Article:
14.
Aliment Pharmacol Ther ; 49(6): 789-796, 2019 03.
Artigo em Inglês | MEDLINE | ID: mdl-30714185

RESUMO

BACKGROUND: In young men, high body mass index (BMI) has been linked to liver disease later in life, but it is unclear if this also applies to women. AIM: To study the association between BMI early in life and development of liver disease later in life in women. METHODS: We obtained data on early pregnancy BMI from 1 139 458 Swedish women between 1992 and 2015. National registers were used to ascertain incident severe liver disease, defined as cirrhosis, decompensated liver disease (hepatocellular carcinoma, oesophageal varices, hepatorenal syndrome or hepatic encephalopathy) or liver failure. A Cox regression model was used to investigate associations of BMI with incident severe liver disease adjusting for maternal age, calendar year, country of birth, smoking, civil status and education. RESULTS: During an average follow-up of 13.8 years, 774 women developed severe liver disease. Compared to women with a low normal BMI (18.5-22.4), an increased risk of severe liver disease was found in women with BMI between 22.5 and 24.9 kg/m2 (adjusted hazard ratio [aHR] 1.25, 95% CI 1.04-1.50), 25.0 and 29.9 kg/m2 (aHR 1.27, 95% CI 1.05-1.53) and BMI ≥ 30 kg/m2 (aHR 1.77, 95% CI 1.40-2.24). When examining BMI as a continuous variable, the aHR increased by 4% per kg/m2 (95% CI 1.02-1.05). A diagnosis of diabetes was associated with an increased risk of severe liver disease independent of baseline BMI. CONCLUSION: A high BMI early in life in women is associated with a dose-dependent, increased risk for future severe liver disease.

15.
Epidemiology ; 30(2): 234-242, 2019 03.
Artigo em Inglês | MEDLINE | ID: mdl-30516650

RESUMO

BACKGROUND: Observational cohort studies have consistently shown that maternal weight gain in pregnancy is positively associated with fetal size, but it is unknown whether the association is causal. This study investigated the effect of pregnancy weight gain on fetal growth using a sibling comparison design to control for unmeasured confounding by genetic and shared environmental factors. METHODS: Our study population included 44,457 infants (21,680 women) with electronic medical records in the Stockholm-Gotland Obstetrical Database, 2008-2014. We standardized pregnancy weight gain into gestational age-specific z-scores. Fetal size was classified as birthweight (gram), and as small- and large-for-gestational-age birth (birthweight <10th or >90th percentiles, respectively). Our sibling comparison analyses used multivariable linear fixed effects models for birthweight and hybrid logistic fixed effects models for small- and large-for-gestational-age birth (SGA and LGA). We repeated analyses using conventional (unmatched) regression models. RESULTS: Sibling comparison analyses showed a clinically meaningful association between weight gain and fetal size (e.g., adjusted difference of +89 g birthweight [95% CI = 82, 95 g]; adjusted risk ratios [aRR] for SGA of 0.80 [95% CI = 0.75, 0.86] per 1 z-score increase in weight gain for a woman of body mass index [BMI] = 25). These findings were consistent across the range of BMI. Estimates were only modestly attenuated compared with conventional approach (+97 g [95% CI = 92, 102 g], aRR for SGA of 0.70 [95% CI = 0.67, 0.73] per 1 z-score increase in weight gain). CONCLUSION: The positive association between pregnancy weight gain and fetal size we found using a sibling comparison design suggests that this relation has minimal confounding by familial factors that remain constant between pregnancies.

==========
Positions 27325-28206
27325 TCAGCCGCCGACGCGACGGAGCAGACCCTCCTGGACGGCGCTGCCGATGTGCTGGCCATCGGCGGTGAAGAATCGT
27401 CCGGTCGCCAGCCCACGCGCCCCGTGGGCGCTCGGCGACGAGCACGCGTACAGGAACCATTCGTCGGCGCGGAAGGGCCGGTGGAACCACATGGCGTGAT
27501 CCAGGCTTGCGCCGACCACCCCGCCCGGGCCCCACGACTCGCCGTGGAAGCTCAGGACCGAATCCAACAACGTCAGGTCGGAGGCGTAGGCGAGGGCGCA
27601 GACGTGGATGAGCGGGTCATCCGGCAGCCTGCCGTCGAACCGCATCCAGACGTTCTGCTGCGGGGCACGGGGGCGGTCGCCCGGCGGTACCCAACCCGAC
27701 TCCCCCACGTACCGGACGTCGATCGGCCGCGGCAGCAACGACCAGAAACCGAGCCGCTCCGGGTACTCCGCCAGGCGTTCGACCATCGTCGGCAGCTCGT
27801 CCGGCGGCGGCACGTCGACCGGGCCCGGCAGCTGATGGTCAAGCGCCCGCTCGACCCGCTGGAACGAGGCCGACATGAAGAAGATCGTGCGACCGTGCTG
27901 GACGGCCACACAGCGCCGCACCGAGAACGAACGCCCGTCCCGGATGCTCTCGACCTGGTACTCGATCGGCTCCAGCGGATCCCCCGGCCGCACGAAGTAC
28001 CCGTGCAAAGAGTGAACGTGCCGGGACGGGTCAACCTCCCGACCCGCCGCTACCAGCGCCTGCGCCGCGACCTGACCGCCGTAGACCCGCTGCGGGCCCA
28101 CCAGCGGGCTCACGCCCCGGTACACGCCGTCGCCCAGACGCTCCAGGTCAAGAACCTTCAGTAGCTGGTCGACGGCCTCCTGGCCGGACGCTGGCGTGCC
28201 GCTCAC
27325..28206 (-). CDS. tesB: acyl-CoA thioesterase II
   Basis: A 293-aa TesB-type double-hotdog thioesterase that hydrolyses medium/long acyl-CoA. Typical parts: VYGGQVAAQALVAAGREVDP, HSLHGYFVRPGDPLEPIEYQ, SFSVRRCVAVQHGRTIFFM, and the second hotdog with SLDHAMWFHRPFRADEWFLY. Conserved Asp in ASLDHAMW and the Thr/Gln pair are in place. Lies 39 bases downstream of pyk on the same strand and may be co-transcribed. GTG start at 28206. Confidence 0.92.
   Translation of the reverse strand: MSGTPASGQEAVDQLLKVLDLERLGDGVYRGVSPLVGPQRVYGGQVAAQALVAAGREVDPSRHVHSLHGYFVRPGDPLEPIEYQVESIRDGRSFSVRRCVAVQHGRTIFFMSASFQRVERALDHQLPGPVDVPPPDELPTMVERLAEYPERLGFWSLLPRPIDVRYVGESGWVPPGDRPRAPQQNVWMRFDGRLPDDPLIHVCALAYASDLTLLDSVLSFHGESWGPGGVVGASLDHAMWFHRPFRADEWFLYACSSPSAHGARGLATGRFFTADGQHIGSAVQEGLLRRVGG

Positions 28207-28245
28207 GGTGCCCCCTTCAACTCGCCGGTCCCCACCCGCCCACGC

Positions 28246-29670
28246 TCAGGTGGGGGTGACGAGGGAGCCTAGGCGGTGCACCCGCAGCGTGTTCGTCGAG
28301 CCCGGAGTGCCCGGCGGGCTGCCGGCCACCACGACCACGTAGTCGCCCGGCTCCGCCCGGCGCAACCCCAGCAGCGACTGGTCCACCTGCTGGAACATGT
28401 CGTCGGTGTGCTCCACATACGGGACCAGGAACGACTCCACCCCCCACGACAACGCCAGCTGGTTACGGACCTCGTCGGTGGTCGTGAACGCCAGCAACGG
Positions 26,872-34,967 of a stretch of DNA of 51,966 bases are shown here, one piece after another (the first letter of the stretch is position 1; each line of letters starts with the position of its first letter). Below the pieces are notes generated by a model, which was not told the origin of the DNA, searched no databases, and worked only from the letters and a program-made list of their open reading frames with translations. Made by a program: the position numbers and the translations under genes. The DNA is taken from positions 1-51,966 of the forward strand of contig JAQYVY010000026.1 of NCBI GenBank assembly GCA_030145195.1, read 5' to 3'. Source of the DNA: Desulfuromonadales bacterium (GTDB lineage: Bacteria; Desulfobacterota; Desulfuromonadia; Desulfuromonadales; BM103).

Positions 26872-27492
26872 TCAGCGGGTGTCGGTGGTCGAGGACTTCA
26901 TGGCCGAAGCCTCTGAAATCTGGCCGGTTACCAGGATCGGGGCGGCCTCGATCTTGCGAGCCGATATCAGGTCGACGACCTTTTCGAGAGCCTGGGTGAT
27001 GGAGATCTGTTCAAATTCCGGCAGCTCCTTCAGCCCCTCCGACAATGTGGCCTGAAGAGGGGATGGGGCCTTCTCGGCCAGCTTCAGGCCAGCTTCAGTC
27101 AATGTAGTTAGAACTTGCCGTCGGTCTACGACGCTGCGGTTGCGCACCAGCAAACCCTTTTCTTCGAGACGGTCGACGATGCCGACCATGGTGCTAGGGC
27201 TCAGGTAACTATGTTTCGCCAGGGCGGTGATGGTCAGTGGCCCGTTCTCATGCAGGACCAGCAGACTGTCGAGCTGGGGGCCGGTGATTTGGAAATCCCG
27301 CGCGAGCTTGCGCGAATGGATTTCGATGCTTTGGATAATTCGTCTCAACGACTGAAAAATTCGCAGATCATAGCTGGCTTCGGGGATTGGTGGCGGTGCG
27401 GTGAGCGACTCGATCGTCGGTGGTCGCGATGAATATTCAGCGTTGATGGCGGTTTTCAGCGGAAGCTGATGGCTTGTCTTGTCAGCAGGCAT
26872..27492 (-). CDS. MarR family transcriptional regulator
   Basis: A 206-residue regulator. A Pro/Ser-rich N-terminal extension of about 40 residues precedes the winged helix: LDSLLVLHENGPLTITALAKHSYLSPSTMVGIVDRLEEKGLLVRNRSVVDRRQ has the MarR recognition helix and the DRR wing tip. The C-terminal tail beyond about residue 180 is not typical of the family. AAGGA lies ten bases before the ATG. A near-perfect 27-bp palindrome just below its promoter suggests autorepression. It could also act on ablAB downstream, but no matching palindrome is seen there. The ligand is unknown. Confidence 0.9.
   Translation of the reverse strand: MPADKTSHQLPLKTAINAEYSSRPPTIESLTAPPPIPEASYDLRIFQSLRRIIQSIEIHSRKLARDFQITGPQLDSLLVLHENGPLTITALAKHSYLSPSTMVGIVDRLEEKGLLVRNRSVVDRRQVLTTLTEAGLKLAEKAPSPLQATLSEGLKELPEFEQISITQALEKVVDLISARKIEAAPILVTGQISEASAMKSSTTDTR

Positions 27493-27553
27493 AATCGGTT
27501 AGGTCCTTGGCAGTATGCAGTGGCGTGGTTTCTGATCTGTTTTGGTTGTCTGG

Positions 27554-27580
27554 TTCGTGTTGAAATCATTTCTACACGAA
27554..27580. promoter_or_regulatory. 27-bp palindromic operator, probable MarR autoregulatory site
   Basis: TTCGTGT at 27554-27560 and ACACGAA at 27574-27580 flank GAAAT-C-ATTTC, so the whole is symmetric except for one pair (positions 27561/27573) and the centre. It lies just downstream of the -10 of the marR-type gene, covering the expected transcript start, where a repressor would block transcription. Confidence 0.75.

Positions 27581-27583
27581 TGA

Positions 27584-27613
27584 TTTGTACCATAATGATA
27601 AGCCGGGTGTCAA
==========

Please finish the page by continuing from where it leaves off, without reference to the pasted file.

Assuntos
Peso ao Nascer , Desenvolvimento Fetal , Ganho de Peso na Gestação , Índice de Massa Corporal , Estudos de Coortes , Registros Eletrônicos de Saúde , Feminino , Humanos , Recém-Nascido , Recém-Nascido Pequeno para a Idade Gestacional , Razão de Chances , Gravidez , Fatores de Risco , Irmãos , Suécia/epidemiologia
16.
Birth ; 46(2): 379-386, 2019 06.
Artigo em Inglês | MEDLINE | ID: mdl-30350424

RESUMO